Anyone who has been here as long as I have—and I have been here for nearly 30 years, and 10 years in the other place—will respect the institution. This is not a party issue, but an issue in which all parties are involved. I picked up from one or two contributions the suggestion that parties should have some say in how to reduce the number. If we have 750 Members at the moment, which in a few days will be up to 800, and we want to get that down to 400 or 450, there has to be an incentive to people to leave voluntarily. That is not a dirty word; it is a sensible way in which to meet the problem—and there is a problem because, with the number of incoming Members after the election, conditions are becoming if not intolerable then worse and worse. So on practical grounds there is a case for doing that. I know that this issue is all wrapped up in forthcoming consideration of the legislation, but, so far as I am concerned, the committee would be wise to be as broad as it can in its final recommendations. Before it makes them, however, it should trawl the options by questionnaire. We have those options in writing, but the committee should put a bit of flesh on their bones and consider them.

We are indebted to the noble Lord, Lord Hunt, and I rest my case.

My Lords, it has been a fascinating debate. All sorts of views have been expressed, but there is one thing on which we can all agree—that the House is too big. I am not saying that its size prevents it doing its job properly. Obviously not. But I am saying that it could still do its job properly if it was half the size and that, as a matter of principle and common sense, this House should be smaller, not bigger, than the House of Commons, whose Members have to represent constituents. But while the House of Commons is coming down in size, this House is growing. Unless something is done, it will grow with each succeeding year.

This continual growth is an inevitable consequence of our being a nominated rather than an elected Chamber, because after every general election resulting in a change of Government, there must be an influx of new Peers if only to correct the party balance and give the new Government reasonable representation. We are not here today to discuss the respective merits of a nominated or elected House, although, clearly, after a transitional period, a wholly elected House would present no numbers problem. But we are here surely to recognise that, if we remain a nominated House, the size of the House and the cost of running it will go up and up and the public’s blood pressure will go up correspondingly. Those who wish the present set-up to continue had better try to do something about it; otherwise those who do not wish to see the present set-up continue will be rubbing their hands, because they will see us sow the seeds of our own destruction.

One thing could be done at once. It would not reduce the size of the House but would make a modest contribution towards limiting its future growth. Legislation could and, in my view, should be introduced to alter the terms on which new Peers are appointed. They, or some of them, could be appointed without the right to sit in the Lords. That was hinted at as a possibility by the noble Baroness, Lady D’Souza. They, or some of them, could be appointed with the right to sit if, and only if, a vacancy occurred when, as a result of deaths, the membership of the place fell below a cap set by legislation. The right reverend Prelate hinted at that. I then wonder whether various devices could be used to stop incoming Governments being able to use the excuse that they had to pack the place with new Peers just to give themselves proper representation. For instance, an outgoing Government could say that a number of their Members, while keeping their right to attend, would happily give up their right to vote. I am sure that there would be no shortage of volunteers. Sensible arrangements like this could do an awful lot to ease the pressure.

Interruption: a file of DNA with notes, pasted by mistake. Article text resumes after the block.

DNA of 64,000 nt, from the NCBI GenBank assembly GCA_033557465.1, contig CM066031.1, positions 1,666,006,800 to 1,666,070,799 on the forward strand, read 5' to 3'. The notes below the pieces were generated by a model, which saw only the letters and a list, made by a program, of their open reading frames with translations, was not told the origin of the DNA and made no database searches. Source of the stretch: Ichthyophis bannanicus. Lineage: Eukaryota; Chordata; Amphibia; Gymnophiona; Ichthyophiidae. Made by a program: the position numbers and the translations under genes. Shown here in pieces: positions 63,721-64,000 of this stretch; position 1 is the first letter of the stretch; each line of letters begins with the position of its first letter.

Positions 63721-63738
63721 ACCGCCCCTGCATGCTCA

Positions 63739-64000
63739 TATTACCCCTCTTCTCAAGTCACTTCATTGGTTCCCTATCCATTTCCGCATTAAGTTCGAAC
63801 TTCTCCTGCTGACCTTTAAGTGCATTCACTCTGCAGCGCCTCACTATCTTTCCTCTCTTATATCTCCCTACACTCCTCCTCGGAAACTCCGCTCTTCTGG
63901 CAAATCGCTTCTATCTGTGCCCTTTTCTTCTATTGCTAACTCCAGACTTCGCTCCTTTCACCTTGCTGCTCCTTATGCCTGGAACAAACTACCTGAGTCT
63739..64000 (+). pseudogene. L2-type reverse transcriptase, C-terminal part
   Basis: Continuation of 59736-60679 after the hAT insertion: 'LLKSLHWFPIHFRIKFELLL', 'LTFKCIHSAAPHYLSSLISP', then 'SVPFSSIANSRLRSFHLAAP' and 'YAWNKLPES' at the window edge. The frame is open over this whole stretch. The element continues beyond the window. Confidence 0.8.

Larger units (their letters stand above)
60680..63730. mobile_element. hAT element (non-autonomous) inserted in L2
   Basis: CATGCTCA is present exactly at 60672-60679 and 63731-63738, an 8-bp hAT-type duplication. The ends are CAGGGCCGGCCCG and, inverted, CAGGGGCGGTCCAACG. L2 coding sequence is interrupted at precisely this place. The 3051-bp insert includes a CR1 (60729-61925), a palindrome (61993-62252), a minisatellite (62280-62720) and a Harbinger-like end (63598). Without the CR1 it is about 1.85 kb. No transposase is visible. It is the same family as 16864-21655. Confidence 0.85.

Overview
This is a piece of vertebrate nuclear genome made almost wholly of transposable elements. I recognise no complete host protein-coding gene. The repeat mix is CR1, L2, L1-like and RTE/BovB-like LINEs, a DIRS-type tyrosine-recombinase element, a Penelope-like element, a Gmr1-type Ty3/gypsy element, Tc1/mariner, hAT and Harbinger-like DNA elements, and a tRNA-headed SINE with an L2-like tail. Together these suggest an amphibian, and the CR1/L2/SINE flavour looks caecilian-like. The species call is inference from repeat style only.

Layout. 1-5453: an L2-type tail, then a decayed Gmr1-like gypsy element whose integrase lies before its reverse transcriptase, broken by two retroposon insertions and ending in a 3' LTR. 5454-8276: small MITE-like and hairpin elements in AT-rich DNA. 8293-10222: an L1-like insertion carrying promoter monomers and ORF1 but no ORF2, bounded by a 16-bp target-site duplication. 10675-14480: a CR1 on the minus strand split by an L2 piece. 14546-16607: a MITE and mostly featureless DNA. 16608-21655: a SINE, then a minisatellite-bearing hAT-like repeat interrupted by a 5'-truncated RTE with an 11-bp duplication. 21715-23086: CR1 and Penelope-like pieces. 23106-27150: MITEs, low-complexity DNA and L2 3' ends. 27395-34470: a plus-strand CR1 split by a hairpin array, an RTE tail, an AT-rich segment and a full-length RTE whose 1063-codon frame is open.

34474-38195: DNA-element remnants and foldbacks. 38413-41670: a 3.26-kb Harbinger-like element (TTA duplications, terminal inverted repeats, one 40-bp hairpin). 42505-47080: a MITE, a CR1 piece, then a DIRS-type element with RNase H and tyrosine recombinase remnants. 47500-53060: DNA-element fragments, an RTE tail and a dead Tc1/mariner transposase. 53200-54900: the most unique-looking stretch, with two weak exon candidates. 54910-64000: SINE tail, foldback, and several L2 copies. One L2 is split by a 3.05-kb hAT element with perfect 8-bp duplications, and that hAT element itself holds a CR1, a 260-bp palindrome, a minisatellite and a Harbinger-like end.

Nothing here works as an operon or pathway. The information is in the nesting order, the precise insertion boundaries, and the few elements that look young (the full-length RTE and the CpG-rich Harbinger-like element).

In my view, we have to think up ingenious schemes like that because the only real alternative—compulsory retirement on age or other grounds—would be fraught with difficulties and dangers and, in some cases at least, cause real unfairness. Let us be clear: it might be thought right to deprive a long-standing non-attender of the right to sit or, as suggested in the Steel Bill, to deem that he has taken permanent leave of absence. Surely, it would be another thing entirely to remove from the House a person granted a peerage for life by Her Majesty when he or she is willing and able to continue carrying out the duties of that office. To do so would, in my view, be nothing less than a constitutional enormity. I also wish to point out that it would be unfair to the House, because it is very difficult to think of any cull that would not sweep up and out of the House the useful with the not so useful: the elderly statesman along with the Peer of declining powers; the Peer who only comes to draw his allowance along with the Peer who comes rarely but, when he does, speaks on a subject on which he is the acknowledged expert.